Whatever Greece decides as to the type of reforms required to stabilize its debts and to receive new loans, respect must be given to the oldest democracy for its stance to retaining its customs and its entitlements to its people despite demands from bankers for changes that could alter the Greek identity.
Moreover, Greece's non-immediate acceptance of terms with bankers as a prerequisite to new loans, demonstrates a strong intent by the Greeks to maintaining their sovereignty and not to be micro-managed by bankers of the Euro zone and of the International Monetary Fund(IMF).
Greece's proposed reforms to appease creditors has been to achieve the demanded budgetary savings through taxes on the most profitable businesses rather than on draconian cuts in spending that would effect many Greek pensions and social programs. Creditors appear to demand greater cuts in spending as part of any reform package.
Instead of accepting any deal that he believed would adversely effect the social and customary mode that has been embedded in Greece for many years, Prime Minister Alexis Tsipras has offered input from the Greek people through a referendum set for July, 5. The Greek Parliament passed the referendum last night paving the way for the Greek people to exercise their democratic rights next Sunday.
In a mean time, many Greeks have flocked to ATMs at local banks withdrawing cash ahead of any decision relating to Greece's debt service and to new loans. A couple of minutes ago, the BBC-News reported that the European Central Bank(ECB) will continuing providing Emergency Liquidity Assistance(ELA) to Greek banks at the same rate that was agreed upon last Friday which amounts to about $100 billion. Though no new aid has been pledged, the ECB confirmed that "Greece still has access to the ELA."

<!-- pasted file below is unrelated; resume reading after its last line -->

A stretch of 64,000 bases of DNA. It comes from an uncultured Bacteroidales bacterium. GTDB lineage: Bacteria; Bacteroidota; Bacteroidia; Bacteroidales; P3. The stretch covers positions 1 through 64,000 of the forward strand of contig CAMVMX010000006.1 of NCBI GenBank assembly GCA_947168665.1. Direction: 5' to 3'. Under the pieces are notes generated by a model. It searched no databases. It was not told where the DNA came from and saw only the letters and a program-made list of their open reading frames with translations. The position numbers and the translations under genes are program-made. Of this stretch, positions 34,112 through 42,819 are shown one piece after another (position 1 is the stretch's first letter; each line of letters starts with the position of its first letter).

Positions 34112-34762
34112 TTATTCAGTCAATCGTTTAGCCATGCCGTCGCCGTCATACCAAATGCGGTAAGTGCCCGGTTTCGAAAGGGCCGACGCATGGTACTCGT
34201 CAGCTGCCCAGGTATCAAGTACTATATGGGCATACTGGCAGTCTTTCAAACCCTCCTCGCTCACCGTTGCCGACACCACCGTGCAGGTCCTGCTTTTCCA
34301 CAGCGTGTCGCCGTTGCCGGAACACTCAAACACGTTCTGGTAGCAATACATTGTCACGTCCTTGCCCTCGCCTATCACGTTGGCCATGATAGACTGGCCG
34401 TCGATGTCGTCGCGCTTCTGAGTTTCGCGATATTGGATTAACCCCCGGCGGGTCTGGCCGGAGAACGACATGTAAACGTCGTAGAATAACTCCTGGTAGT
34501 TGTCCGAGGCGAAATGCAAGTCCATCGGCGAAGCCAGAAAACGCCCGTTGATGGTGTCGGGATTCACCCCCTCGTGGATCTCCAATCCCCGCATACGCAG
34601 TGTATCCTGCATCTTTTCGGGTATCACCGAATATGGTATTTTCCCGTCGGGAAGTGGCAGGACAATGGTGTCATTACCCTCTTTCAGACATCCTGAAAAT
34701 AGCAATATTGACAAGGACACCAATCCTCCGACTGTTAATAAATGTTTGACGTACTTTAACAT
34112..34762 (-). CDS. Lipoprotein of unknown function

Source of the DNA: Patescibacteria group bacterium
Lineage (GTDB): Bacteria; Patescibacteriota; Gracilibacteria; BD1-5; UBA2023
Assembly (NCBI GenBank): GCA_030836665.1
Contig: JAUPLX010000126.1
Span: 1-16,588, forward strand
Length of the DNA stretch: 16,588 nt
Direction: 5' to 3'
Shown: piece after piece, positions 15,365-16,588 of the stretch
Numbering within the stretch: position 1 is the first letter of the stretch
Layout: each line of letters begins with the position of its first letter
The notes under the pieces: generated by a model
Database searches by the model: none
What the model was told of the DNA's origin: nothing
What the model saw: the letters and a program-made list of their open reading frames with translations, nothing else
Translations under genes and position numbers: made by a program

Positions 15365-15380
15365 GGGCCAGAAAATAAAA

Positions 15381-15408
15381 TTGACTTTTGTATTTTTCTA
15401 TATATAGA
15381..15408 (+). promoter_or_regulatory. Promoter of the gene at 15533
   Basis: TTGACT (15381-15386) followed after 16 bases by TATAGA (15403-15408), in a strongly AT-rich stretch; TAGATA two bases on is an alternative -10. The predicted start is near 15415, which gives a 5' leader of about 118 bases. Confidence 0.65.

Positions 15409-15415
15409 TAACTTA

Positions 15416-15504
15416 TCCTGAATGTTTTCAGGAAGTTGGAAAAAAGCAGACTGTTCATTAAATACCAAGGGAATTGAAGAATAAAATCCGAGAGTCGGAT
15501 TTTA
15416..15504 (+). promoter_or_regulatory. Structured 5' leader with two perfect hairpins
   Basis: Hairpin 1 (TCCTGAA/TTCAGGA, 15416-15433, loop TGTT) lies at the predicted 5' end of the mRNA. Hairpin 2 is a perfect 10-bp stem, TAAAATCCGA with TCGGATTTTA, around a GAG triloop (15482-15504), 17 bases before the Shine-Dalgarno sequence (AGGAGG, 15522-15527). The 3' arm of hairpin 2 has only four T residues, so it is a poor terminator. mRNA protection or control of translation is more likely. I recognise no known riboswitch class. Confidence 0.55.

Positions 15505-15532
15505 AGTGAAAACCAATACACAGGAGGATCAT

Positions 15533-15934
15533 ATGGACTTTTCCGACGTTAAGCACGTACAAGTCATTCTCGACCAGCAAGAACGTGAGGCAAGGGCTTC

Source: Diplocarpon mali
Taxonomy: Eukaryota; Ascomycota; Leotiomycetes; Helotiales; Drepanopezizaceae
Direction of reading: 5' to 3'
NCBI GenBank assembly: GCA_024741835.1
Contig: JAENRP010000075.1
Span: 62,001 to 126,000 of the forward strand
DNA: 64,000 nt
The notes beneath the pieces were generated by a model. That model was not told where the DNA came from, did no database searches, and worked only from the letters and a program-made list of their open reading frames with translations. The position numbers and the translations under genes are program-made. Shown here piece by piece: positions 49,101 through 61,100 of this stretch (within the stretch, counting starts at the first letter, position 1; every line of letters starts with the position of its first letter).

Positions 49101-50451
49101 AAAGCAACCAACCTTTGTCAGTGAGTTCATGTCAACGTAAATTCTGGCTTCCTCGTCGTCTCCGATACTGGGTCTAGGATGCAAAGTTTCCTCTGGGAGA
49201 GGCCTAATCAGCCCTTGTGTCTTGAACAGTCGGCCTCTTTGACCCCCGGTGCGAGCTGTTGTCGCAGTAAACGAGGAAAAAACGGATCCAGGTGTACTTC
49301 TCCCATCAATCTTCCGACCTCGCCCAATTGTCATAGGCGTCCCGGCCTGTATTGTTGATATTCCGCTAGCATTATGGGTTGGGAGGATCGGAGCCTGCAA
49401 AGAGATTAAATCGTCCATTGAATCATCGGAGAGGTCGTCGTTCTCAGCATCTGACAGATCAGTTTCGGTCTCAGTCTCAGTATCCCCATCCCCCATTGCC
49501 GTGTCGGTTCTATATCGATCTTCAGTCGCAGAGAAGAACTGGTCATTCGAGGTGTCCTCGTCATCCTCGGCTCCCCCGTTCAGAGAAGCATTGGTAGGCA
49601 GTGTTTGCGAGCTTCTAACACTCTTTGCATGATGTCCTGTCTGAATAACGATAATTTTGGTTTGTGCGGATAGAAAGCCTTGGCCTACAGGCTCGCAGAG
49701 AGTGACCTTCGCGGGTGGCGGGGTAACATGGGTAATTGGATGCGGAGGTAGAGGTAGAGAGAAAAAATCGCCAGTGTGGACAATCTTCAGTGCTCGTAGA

Tuesday, ahead of next Sunday's referendum vote, is a gargantuan day for Athens. On Tuesday, Greece's bailout plan with European creditors and the IMF expires. Will these creditors accord the Greeks an extension to the referendum date? Also on Tuesday, a Greek debt of $1.8 billion is due to the IMF. Will the Greeks be able to meet this obligation?
Whatever the Greeks decide, they have earned respect for standing up for the non-micromanagement of sovereign nations by international banks. Also, they have earned respect for maintaining that methods of savings cannot be dictated as long savings are realized to satisfy required terms. And above all, Greece must be respected for consideration of its people in light of harsh demanded measures - holding real threats to the stability and the social norm and well being of a free people.